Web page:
Easter in Florence: Rocket Doves & Exploding Carts

For my money, however amazing it might be to witness an Easter Mass in St. Peter’s Square, I’d rather spend Easter in Florence. The customs may be no less rooted in history, but they also seem so imbued with whimsy that I find them utterly delightful (not to mention improbable).

If you’ll recall, last week when I told you about how Easter is celebrated in Italy, I mentioned Florence’s explosive tradition – but a couple lines aren’t adequate to really convey what goes on Easter morning in the Tuscan capital, so here I am talking about Easter again. And this time, there will be video.

Easter in Florence: Scoppio del Carro

Scoppio del Carro || creative commons photo by Monica Kelly

Scoppio del Carro || creative commons photo by Monica Kelly

On Easter Sunday, after the services in the gorgeous Duomo are complete, a wooden tower covered in firecrackers is lit, producing a fountain of fireworks and sparks. It’s called the “Scoppio del Carro,” or the “Explosion of the Cart,” and it’s a custom that has its origins the 11th century.

But let me back up a bit.

During the First Crusade in 1097, a Florentine soldier was rewarded for his service with three flints from the Holy Sepulchre in Jerusalem. He brought them back to his home city, and during Easter it became traditional to light torches with these flints to be paraded through Florence. Later, the torches were replaced with a large candle lit with that “holy fire” carried on a cart through the city. Today, those same flints are used to light coals carried on the cart.

Like I said – there’s some history here.

The Scoppio del Carro as we see it today dates back to the late 1400s. The festivities begin on Easter Sunday morning, when a team of white oxen pulls a 30-foot-tall tower-like cart through the streets of Florence, in a parade with hundreds of musicians, flag-throwers, and others in medieval garb. That cart is the same one that has been used for more than 500 years (contrary to the festival’s name, they don’t actually blow up the cart itself). The cart is covered with firecrackers, and it also carries the container of coals lit by those 11th century flints.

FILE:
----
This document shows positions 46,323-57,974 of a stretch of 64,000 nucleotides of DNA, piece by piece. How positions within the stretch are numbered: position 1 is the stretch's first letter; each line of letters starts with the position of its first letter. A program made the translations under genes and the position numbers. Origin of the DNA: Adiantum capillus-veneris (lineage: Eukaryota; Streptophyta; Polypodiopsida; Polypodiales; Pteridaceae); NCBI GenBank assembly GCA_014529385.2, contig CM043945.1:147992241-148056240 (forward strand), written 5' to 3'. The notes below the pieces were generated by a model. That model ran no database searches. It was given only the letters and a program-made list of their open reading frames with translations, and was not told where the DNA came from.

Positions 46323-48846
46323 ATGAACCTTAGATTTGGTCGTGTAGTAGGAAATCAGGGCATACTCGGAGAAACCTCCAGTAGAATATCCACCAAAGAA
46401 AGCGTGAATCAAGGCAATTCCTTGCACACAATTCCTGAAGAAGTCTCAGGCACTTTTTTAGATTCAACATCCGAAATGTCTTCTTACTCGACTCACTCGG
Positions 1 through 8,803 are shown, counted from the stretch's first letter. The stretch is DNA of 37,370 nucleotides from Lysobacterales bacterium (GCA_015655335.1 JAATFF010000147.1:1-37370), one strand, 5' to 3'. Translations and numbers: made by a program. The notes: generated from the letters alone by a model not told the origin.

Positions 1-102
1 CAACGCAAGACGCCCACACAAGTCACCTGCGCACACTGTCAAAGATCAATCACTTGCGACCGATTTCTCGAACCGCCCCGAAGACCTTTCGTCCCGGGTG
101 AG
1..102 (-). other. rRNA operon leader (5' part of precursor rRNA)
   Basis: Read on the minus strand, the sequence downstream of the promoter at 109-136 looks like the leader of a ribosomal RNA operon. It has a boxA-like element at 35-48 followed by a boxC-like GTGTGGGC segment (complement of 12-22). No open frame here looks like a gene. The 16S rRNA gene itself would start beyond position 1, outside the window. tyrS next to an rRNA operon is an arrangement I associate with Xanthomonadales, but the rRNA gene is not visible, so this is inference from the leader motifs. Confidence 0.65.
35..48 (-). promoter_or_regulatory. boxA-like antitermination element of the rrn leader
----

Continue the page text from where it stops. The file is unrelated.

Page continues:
Scoppio del Carro || creative commons photo by Monica Kelly

Scoppio del Carro || creative commons photo by Monica Kelly

When the cart arrives in the square in front of the Duomo, it is positioned in front of the Duomo’s main doors. A thin wire, stretched from the high altar inside of the cathedral, is attached to the cart, and a small rocket in the shape of a dove is attached to the wire. (It’s called a “Colombina,” or “little dove.”) At a particular point in the Easter Mass, the colombina rocket is lit at the altar and then shoots out of the Duomo on the wire to land on the rocket – which lights the firecrackers, and starts the fireworks display.

I know.

It’s all so impossibly wonderful, and words don’t really do it justice, so here’s a selection of videos of the Scoppio del Carro. I promise you, I am not making this stuff up.

Scoppio del Carro in Video

This short montage from 2009 shows you all the things you’ll see on Easter morning, in brief, including the historic flints and the colombina. (Added bonus – spot then-local Florentine politician, now-Italian Prime Minister, Matteo Renzi at the end of the video!)

This one shows the various stages of the cart’s fireworks going off – and it was obviously made by someone with great access to get beyond the crowds, so it’s pretty easy to watch. Between explosions, you can hear the bells of the adjacent campanile ringing throughout.

This vantage point overlooking the square gives you a good sense of the placement of the cart in between all those famous buildings.

I’ll spare you the annoying bits of this video by saying you should fast-forward to about the 1:12 mark, and then keep an eye on the fireworks inside the cathedral, followed by the colombina flying out through the open doors.

And in this one, you can see the colombina come out through the doors into the square to light the cart’s fireworks.

For even more history, check out the Duomo’s official page on Easter – in English.

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